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Becoming an ordinary American in the shadow of the Holocaust

“The past dominated our present,” writes Michael (Menachem) Fox in his compelling coming-of-age memoir as a child of Holocaust survivors from Poland. And indeed, his story isn’t meant to be a chronological narrative.

A professional psychologist, he relates his experiences and feelings through isolated episodes, which had imprinted themselves on his memory and left traces on his soul. The book’s title, “Becoming Ordinary”, describes the emotional process of trying to fit into this new world he had been thrust into.

Before his family came to America, Fox experienced their wanderings from Kazakhstan to Poland, France, and America: “We had seen life through the window of a fast-moving train. Everything being transitory, we had clung to each other to feel at home.”

Like nearly a half-million other Polish Jews, Fox’s family had found refuge from the Holocaust in the Soviet Union. But life there was far from easy. Only half the refugees survived until the end of their Soviet exile. Michael, the youngest of three brothers, was born in the final year of the war. His young mother had to support her husband as well as the children. “I had no choice!” she later said.

Michael’s older brother, Mayer, chose his own path to becoming American, by joining the US army. But for Michael to find a place of his own in America wasn’t easy. After a few years in public school his parents sent him to a Lubavitsh yeshiva, but he was unhappy there. He felt more at home on the streets of New York, on the upper West Side and in Harlem.

Although Michael’s father was the well-known Yiddish writer Chaim-Leyb Fuchs, Michael’s connection with the past came alive through his mother’s stories which simply transfixed him. For her, Fox writes, the past “had existed just a moment ago, yet it had disappeared eons before I was born. […] But her stories were dangerous. I had to struggle with myself to resist them. They were like a drug. I wanted to be sucked into their vortex, no matter how often I’d heard them before. But I had to keep her away from them, for her sake, for all our sakes.”

With deep understanding, Fox reflects the traumatic psychological condition of many survivors in America at that time. Their painful experiences during the Holocaust still felt close to home and deprived them of any peace of mind.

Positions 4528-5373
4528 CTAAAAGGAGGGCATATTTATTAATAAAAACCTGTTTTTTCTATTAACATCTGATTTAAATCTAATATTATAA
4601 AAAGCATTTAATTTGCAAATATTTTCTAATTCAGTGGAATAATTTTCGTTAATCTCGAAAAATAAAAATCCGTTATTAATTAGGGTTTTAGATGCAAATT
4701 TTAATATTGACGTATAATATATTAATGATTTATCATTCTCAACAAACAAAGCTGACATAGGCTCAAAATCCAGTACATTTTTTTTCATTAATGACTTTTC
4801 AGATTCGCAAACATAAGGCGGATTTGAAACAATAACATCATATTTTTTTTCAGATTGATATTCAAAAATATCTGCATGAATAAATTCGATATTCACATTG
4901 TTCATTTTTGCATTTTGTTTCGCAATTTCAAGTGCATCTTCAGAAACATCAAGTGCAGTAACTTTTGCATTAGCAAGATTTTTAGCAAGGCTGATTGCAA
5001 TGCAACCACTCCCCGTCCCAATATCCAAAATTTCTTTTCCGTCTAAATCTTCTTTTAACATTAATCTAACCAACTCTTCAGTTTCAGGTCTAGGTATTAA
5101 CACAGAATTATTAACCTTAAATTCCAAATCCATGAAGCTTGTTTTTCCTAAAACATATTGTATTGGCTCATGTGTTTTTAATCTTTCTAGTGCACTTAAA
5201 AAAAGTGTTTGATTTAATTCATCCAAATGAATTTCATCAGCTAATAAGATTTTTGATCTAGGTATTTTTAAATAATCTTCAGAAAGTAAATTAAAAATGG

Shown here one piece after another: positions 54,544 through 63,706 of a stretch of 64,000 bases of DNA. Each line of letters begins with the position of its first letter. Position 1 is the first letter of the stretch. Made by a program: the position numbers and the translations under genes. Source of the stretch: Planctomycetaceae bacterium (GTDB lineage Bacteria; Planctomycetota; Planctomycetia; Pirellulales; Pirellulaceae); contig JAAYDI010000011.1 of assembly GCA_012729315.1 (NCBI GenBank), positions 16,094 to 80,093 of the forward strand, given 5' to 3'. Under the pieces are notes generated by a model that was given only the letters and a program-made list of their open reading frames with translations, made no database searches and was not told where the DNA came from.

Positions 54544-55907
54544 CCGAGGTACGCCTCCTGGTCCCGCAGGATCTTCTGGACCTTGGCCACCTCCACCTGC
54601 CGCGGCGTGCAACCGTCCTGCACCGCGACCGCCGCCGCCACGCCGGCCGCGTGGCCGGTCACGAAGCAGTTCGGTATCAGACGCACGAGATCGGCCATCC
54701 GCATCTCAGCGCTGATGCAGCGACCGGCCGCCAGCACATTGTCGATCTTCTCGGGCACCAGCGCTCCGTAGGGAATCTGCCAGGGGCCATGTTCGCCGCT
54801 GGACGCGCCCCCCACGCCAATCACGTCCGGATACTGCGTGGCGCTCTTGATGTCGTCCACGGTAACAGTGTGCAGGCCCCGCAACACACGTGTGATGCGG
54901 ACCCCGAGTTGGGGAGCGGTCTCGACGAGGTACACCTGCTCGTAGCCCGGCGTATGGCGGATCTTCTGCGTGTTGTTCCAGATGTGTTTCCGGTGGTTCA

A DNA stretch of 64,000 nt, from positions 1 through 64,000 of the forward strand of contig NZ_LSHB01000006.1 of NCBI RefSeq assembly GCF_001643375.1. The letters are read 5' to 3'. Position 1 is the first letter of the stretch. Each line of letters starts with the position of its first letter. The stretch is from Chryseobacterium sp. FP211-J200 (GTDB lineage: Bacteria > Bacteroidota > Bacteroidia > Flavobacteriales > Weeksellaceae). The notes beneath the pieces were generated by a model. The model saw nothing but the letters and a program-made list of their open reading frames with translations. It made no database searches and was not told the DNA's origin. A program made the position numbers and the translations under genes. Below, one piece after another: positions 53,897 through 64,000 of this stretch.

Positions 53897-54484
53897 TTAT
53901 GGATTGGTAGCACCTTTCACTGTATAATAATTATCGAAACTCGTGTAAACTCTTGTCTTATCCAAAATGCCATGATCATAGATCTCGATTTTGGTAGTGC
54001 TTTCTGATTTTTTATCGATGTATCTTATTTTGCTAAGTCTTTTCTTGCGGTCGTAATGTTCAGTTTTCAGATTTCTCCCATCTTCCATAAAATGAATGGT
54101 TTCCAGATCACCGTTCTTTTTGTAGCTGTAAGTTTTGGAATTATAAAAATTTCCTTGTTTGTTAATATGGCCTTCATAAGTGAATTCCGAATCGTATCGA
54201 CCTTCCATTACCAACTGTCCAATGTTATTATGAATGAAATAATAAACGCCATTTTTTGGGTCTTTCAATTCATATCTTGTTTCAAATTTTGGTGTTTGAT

Yiddish holds a special place in Fox’s stories about his life. This was the language of his parents, and he quotes them in their natural Polish dialect. Usually this takes the form of short sentence fragments which he accompanies with a translation. For readers who know no Yiddish, these may appear as a sort of foreign, exotic addition to his elegant English text, but for the author himself, these quotes serve as a connection to his parents’ past, much of which he knows only from their stories. Yiddish was the only language in which his parents could freely express their feelings.

The relationship between the author’s parents was tense and his mother felt forced to devote all her energy into earning a living to support the family. “A person first thinks about providing for his family before he can think about loftier things!” she would say, apparently criticizing his father who preferred reading newspapers and spending time in the company of similar-minded poets and artists. On occasion, Michael’s mother lost her patience: “Master of the universe, why did you leave me alive?”(It actually sounds much stronger in Yiddish than in English.)

As a teenager, Michael attended a series of schools and yeshivas in France and the United States, and he describes these experiences in vivid detail. Seeing Michael’s discontent at the Lubavitch yeshiva, his parents enrolled him in a German-Jewish yeshiva in Washington Heights, upper Manhattan, that follows the customs of the German nineteenth-century rabbi, Samson Raphael Hirsch. Secular studies were held in higher regard in this yeshiva than they were in the previous one. But Michael didn’t take to orthodoxy and was transferred to a public school, although this, too, proved to be a disappointment.

The path to self-discovery, Fox writes, was full of contradictions: between faith and secular culture, between his parent’s past in Poland and his experience in America, between Yiddish and English. He concludes that he was incapable of resolving these contradictions, but finally, learned how to deal with them.

As he writes in the book, his experience took a remarkably upbeat turn after his parents began sending him to a secular Yiddishist summer camp, Camp Hemshekh. His discovery of this unique Jewish community, and how it affected him, is a fascinating part of his long and winding road to becoming an ordinary American.

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